Magnetic resonance imaging (MRI) is one such non-invasive method, used to generate images of the human lung. The aim of current research activities is to improve the imaging technology, so as to enable visualization not only of the lung’s structure, but also of inflammatory processes. Airway inflammation involves an influx of liquid into the lung tissue, reduced local ventilation and blood flow, and diminished gas exchange in the lung tissue. By further development of the traditional MRI technology, diagnostic imaging of these processes is possible with magnetic resonance imaging methods. In addition to the classical proton-based sequences, functional examination sequences are used in particular. Furthermore, methods are being developed that enable contrast enhancement in the lungs by means of a gaseous contrast agent, instead of using the traditional proton-based MRI technology.

Successful method: visualization of the inflammatory response by magnetic resonance imaging (MRI)

Image of human bronchi taken during bronchoscopy.
© Fraunhofer ITEM

Image of human bronchi taken during bronchoscopy.

Imaging of local inflammation severity by means of a turbo-inversion recovery magnitude (TIRM) sequence (upper panel) and by oxygen-enhanced T1-mapping (lower panel) in a patient with bronchial asthma prior to (A, left images), 6 hours after (B, middle images) and 24 hours after segmental allergen challenge (C, right images).
© Fraunhofer ITEM

Imaging of local inflammation severity by means of a turbo-inversion recovery magnitude (TIRM) sequence (upper panel) and by oxygen-enhanced T1-mapping (lower panel) in a patient with bronchial asthma prior to (A, left images), 6 hours after (B, middle images) and 24 hours after segmental allergen challenge (C, right images).

We were able to demonstrate that allergen challenge of patients with bronchial asthma induces airway inflammation that can also be visualized by MRI technology. Patients with mild bronchial asthma were challenged by local instillation of allergen during bronchoscopy, a method referred to as segmental allergen challenge, inducing a local inflammatory response in the lung. Repeated MRI scans were then performed using different sequences, and the degree of the inflammation was evaluated both by image analysis and in the traditional way by inflammatory cell count in lung lavage fluid. The results showed excellent agreement between the severity of the inflammation as determined by image analysis and the degree of the inflammation derived from the inflammatory cell count [1, 2].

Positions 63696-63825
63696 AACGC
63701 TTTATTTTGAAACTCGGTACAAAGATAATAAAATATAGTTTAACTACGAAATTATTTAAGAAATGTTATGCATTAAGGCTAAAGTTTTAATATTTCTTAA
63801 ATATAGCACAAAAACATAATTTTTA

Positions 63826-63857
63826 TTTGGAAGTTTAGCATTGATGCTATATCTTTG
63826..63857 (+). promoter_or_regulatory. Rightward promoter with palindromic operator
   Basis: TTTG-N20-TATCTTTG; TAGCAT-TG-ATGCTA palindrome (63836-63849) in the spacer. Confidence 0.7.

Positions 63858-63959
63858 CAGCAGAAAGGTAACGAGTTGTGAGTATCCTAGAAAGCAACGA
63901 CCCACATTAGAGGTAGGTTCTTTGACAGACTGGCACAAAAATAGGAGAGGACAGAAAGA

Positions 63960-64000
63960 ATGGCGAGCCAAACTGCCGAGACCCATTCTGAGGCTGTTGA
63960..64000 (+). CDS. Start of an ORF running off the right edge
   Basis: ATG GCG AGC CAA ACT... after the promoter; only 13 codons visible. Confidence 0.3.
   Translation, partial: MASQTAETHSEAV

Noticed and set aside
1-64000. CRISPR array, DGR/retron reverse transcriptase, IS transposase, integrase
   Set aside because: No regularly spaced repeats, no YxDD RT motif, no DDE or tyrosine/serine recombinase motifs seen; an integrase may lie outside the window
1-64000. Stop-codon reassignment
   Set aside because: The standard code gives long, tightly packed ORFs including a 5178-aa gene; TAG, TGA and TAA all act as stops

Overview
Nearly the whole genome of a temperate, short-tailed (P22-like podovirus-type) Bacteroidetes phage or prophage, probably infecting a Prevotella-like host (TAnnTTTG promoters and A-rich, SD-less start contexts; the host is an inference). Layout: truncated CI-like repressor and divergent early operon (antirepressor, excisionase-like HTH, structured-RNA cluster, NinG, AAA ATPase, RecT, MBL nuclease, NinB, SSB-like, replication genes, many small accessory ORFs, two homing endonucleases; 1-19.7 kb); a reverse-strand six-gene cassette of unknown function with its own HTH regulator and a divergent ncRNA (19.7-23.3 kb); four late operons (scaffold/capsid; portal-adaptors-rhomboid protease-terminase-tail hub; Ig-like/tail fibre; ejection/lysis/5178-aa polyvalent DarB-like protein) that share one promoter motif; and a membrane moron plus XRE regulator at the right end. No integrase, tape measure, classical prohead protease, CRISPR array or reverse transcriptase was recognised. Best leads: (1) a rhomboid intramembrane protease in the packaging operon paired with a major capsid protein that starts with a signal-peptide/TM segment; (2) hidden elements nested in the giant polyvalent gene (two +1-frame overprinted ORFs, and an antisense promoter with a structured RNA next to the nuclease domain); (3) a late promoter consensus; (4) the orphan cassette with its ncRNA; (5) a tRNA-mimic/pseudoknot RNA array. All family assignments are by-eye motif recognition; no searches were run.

The already established and available proton-based methods will be further refined and enhanced in the future. To this end, the scientists are developing imaging sequences enabling quantification of local ventilation, blood flow, and gas exchange after administration of gaseous contrast agents. The CRC Hannover offers an unrivaled infrastructure and setting for this development work: ideal methodological conditions for performing such experiments and thus for developing methods that will enable inflammation imaging by MRI, in conjunction with combined expert knowledge potentiated by the close collaboration of Fraunhofer ITEM scientists and radiologists of the Hannover Medical School.

  1. Vogel-Claussen J, Renne J, Hinrichs J, Schönfeld C, Gutberlet M, Schaumann F, Winkler C, Faulenbach C, Krug N, Wacker FK, Hohlfeld JM. Quantification of pulmonary inflammation after segmental allergen challenge using turbo-inversion recovery-magnitude magnetic resonance imaging. Am J Respir Crit Care Med. March 15, 2014; 189 (6): 650-7
  2. Renne J, Hinrichs J, Schönfeld C, Gutberlet M, Winkler C, Faulenbach C, Jakob P, Schaumann F, Krug N, Wacker F, Hohlfeld JM, Vogel-Claussen J. Noninvasive quantification of airway inflammation following segmental allergen challenge with functional MR imaging: a proof of concept study. Radiology. Jan 2015; 274 (1): 267-75